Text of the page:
Piko-Taro performs Pen-Pineapple-Apple-Pen three times at Anime Festival Asia

Piko-Taro sits downs for a one-on-one with The Straits Times and reveals his favourite fan versions of the viral hit Pen-Pineapple-Apple-Pen.

The first thing you notice about Japanese singer Piko-Taro may not be the animal-print pyjamas he likes to wear or his drawn-on pencil moustache.

It may well be his height.

The 1.86m-tall funnyman behind viral hit PPAP (Pen-Pineapple-Apple-Pen) swooped into Singapore on Sunday for a 20-minute appearance at the end of Anime Festival Asia Singapore.

Most people do not realise how tall he is, he says. "Usually you see me on a small screen, on YouTube," he adds at a pre-performance media conference.

His height matches his towering success in the world of viral videos - since PPAP was uploaded in August, the 45-second song has racked up 92 million views on YouTube, been namechecked by Canadian pop star Justin Bieber and even scored a Guinness World Record for being the shortest song to chart on the US Billboard Hot 100 charts.

There are plans for him to release an album. One possible track on the album is his most recent song, the 56-second Neo Sunglasses, which bears his usual offbeat dance moves and lyrics, which are mostly the Japanese words for "dazzling" and "dark".

A pop-up PPAP cafe opened in Tokyo earlier this month, serving food comprising apples, pineapples and even chocolate sticks or "pens".

While some might dismiss his song and antics as silly (PPAP has 32 words and most of them are "apple", "pen" and "pineapple"), Piko-Taro says his music carries big themes of world peace and love.

"A song is something that can make people smile. The lyrics don't have to have great meaning. If it can make people laugh and dance, that gives it meaning," he says, speaking through an interpreter.

Referring to the many people across the world who have made their own versions of PPAP - from Bollywood-style to beatboxing and ballads - he says: "I think why it went viral is because so many people have covered the song. It has become everyone's song."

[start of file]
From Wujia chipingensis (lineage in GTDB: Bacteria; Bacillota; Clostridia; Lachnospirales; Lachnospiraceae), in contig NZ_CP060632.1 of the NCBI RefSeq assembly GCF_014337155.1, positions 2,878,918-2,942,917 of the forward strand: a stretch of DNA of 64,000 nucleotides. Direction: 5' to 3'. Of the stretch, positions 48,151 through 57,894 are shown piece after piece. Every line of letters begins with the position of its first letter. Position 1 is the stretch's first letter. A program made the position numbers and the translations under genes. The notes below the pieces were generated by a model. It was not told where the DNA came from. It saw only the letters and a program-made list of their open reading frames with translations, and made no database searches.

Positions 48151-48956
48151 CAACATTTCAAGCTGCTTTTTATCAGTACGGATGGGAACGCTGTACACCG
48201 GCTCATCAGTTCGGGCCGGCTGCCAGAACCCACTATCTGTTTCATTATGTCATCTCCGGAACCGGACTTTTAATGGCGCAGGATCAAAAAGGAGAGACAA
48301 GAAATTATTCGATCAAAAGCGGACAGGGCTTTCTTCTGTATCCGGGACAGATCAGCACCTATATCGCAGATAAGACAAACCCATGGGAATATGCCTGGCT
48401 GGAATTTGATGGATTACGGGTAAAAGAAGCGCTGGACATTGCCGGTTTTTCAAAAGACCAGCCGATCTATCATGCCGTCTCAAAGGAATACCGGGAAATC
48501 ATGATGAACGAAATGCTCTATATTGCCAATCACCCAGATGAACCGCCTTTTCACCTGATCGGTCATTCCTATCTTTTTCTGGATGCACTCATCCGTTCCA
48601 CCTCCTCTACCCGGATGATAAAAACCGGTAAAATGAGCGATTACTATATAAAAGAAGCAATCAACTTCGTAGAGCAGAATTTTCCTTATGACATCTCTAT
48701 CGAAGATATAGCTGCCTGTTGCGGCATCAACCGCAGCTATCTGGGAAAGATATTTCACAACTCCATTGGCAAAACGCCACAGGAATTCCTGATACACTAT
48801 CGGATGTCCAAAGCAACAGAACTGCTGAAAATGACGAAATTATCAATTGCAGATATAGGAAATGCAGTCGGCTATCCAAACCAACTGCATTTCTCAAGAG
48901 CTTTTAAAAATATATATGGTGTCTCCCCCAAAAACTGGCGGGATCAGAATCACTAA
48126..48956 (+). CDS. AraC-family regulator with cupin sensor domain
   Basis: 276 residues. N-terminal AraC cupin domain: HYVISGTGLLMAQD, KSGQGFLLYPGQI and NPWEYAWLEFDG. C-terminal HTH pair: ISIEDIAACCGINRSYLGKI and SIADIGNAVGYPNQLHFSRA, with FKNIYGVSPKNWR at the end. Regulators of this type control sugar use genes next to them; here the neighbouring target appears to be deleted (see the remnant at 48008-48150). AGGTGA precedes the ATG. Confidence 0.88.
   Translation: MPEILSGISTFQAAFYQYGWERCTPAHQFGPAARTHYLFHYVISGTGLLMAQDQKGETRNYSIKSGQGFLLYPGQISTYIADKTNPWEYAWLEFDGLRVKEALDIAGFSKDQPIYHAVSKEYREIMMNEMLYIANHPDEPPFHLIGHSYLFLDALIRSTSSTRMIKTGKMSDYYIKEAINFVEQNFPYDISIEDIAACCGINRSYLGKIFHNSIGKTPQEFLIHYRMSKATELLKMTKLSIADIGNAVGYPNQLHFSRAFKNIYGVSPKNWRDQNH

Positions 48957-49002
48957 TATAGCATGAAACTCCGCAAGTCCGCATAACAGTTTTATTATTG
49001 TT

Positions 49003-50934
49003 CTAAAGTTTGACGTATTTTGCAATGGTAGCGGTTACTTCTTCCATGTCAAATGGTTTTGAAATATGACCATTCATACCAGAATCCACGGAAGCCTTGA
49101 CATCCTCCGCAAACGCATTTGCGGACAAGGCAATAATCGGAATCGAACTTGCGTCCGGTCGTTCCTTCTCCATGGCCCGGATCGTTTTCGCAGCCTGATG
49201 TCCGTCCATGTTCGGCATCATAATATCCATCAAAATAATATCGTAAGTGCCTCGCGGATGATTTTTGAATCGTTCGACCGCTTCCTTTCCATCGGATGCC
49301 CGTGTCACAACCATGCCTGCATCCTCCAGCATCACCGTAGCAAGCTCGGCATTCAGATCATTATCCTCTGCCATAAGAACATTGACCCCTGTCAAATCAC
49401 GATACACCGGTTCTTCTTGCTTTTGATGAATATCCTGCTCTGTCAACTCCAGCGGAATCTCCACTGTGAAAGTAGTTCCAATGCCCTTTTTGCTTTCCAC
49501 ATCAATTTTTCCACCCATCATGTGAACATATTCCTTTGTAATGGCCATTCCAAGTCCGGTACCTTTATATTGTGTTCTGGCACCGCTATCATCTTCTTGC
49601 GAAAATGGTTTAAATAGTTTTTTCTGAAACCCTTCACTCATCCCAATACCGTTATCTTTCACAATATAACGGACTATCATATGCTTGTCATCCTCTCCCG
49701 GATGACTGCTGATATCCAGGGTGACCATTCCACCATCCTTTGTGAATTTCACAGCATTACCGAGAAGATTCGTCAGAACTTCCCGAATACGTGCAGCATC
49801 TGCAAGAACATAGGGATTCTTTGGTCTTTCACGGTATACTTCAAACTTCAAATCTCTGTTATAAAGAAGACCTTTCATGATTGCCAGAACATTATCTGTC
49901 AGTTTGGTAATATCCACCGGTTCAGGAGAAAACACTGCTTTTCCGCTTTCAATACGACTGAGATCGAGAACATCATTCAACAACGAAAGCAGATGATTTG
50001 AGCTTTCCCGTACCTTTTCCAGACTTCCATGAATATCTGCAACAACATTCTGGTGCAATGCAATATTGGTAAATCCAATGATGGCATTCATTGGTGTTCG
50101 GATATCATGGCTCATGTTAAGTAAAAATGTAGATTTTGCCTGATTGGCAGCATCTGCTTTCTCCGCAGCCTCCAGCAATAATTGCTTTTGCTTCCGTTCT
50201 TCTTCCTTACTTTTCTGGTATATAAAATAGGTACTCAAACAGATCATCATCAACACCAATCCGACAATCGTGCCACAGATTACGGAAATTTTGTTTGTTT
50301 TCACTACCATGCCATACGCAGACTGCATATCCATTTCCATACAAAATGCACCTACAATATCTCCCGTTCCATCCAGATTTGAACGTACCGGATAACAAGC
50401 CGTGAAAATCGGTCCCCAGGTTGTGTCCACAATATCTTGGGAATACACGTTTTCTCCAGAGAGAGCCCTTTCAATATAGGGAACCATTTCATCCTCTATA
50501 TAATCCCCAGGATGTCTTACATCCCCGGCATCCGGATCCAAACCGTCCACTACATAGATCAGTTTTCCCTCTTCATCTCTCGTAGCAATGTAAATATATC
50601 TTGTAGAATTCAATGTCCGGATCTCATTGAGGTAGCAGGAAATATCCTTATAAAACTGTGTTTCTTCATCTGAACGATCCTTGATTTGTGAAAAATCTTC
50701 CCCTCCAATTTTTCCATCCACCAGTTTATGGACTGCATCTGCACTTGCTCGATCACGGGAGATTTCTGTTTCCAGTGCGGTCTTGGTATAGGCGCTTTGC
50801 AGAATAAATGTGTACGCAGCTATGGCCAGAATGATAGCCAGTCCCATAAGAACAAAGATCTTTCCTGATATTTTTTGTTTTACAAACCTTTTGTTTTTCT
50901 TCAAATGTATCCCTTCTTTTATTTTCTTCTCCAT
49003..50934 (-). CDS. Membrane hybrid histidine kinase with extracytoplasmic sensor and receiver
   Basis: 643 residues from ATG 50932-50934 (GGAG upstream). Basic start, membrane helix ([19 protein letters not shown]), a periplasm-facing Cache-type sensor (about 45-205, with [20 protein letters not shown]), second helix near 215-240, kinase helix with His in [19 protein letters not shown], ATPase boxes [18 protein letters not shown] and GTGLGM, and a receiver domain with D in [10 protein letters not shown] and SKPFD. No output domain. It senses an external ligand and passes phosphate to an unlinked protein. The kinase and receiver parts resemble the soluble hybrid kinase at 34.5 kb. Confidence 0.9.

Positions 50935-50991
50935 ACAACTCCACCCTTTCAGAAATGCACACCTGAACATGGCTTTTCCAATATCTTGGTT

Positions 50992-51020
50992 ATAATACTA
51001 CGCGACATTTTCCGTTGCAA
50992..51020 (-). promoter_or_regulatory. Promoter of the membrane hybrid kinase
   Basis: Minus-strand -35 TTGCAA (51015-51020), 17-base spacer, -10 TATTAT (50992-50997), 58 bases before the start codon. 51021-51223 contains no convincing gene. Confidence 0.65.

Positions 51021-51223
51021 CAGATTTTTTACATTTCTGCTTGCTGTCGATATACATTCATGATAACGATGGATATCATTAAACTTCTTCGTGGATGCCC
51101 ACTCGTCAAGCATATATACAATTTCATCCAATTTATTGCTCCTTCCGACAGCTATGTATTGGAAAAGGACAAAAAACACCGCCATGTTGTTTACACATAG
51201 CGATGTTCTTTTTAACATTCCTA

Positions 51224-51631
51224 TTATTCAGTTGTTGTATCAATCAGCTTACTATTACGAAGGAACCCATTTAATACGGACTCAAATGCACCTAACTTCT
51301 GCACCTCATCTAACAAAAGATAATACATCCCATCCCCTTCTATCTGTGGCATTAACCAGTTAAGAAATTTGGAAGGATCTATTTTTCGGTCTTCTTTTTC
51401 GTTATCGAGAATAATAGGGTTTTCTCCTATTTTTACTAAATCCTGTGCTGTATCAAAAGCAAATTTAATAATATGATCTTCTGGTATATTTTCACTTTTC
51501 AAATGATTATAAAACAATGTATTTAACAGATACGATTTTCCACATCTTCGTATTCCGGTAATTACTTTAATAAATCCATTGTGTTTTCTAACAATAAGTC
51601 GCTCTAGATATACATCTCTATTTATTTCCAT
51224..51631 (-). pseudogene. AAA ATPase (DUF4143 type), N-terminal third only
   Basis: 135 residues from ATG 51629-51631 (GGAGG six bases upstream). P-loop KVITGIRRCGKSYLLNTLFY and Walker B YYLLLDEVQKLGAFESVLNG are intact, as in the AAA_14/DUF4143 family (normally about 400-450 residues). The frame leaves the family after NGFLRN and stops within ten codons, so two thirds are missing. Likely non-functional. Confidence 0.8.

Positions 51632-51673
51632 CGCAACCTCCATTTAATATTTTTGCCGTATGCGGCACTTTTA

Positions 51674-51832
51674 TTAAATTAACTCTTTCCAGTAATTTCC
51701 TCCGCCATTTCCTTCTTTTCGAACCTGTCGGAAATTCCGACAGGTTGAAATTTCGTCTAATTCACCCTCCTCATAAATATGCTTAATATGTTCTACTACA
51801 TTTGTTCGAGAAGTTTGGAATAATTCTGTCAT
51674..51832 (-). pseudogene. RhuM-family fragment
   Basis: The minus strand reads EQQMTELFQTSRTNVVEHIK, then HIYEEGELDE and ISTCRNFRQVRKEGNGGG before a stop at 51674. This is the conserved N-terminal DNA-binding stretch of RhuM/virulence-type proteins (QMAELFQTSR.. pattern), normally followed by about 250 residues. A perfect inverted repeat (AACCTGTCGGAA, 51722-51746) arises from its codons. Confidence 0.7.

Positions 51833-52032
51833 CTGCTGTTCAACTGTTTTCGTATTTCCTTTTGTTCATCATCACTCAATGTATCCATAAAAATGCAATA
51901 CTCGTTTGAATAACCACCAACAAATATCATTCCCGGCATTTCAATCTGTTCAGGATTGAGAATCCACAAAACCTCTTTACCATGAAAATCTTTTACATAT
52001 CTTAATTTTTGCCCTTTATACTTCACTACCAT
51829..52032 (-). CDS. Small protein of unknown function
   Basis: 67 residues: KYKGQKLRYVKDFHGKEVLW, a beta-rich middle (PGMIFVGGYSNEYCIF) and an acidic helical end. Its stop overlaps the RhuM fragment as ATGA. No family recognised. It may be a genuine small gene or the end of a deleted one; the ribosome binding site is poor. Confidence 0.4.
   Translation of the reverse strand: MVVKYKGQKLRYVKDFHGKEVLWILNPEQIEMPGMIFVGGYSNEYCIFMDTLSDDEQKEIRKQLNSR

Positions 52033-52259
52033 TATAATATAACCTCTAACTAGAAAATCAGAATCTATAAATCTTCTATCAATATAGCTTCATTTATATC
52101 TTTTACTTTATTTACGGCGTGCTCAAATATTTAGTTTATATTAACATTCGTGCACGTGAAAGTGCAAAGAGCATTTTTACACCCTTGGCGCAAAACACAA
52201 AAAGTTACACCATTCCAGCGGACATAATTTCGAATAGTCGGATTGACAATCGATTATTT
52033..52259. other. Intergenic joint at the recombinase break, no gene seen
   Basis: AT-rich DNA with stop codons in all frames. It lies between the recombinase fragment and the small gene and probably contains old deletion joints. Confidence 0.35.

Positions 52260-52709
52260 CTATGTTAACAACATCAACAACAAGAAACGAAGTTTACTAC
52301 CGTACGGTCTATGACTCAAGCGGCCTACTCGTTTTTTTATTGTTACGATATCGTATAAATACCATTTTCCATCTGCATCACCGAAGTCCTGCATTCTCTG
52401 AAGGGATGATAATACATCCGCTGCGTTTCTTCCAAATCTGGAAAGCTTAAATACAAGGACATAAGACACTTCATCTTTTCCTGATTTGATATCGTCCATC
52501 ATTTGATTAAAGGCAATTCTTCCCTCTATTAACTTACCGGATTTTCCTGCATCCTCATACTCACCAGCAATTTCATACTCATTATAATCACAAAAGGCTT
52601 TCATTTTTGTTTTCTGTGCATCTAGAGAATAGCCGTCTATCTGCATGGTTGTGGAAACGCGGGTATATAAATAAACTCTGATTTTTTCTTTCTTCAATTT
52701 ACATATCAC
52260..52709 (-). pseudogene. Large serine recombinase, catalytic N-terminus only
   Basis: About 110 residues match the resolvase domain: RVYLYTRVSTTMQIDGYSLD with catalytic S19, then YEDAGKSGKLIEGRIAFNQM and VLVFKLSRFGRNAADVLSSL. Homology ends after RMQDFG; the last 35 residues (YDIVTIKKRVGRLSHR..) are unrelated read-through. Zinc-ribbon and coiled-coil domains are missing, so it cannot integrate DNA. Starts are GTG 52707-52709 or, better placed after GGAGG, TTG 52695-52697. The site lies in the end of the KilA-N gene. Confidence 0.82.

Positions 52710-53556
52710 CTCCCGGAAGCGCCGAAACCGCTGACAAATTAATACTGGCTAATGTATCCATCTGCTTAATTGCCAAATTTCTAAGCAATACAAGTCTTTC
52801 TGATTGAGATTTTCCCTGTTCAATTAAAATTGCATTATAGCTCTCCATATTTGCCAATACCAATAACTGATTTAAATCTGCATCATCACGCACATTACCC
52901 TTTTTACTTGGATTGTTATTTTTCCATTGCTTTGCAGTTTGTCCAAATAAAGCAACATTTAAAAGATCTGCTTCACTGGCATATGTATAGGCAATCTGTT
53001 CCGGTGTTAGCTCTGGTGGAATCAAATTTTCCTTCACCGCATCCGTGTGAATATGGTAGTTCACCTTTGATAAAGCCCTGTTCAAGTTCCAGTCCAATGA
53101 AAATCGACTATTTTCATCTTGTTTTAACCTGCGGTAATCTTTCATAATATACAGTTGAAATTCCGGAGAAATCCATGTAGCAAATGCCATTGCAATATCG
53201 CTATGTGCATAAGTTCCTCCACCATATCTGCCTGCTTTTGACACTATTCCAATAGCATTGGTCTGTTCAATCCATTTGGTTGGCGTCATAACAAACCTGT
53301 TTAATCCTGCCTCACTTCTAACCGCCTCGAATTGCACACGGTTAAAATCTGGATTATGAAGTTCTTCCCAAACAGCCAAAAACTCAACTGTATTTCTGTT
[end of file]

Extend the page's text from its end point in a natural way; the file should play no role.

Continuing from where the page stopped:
Japanese TV channel Wakuwaku Japan brought him here to appear at the festival. He will also be featured in a music programme on the channel that will air on Dec 30.

Piko-Taro, the alter-ego of 53-year-old Japanese comedian Kazuhiko Kosaka, is charming and his energy infectious.

When he notices this reporter's carefully chosen leopard-print dress, he says with wide eyes and in limited English: "Oh nice, like Piko-Taro!"

Asked to reveal something people might not know about him, he raises his right pant leg: "It's the biggest secret I've never told any media - my shoe size is 29cm (US men's 13)."

And touching his right forearm, he adds: "And another secret, I have very nice skin. Baby skin."

He performed PPAP three times at Anime Festival Asia on Sunday.

If anyone was sick of the crazily catchy earworm, it did not show - the 2,500-strong crowd at Suntec Singapore Convention & Exhibition Centre sang, danced and laughed with Piko-Taro as he performed his hit song.

Besides the original version, he also performed the longer PPAP - a 2min 40s version with more lyrics and an R&B-style music segment designed to showcase his quirky dancing.

He declares tongue-in-cheek at the end: "The song is so short because I get tired. I'm still catching my breath."


•Piko-Taro will appear on Music Japan TV on Wakuwaku Japan (Singtel TV Channel 268, StarHub TV Channel 813) on Dec 30, 11pm.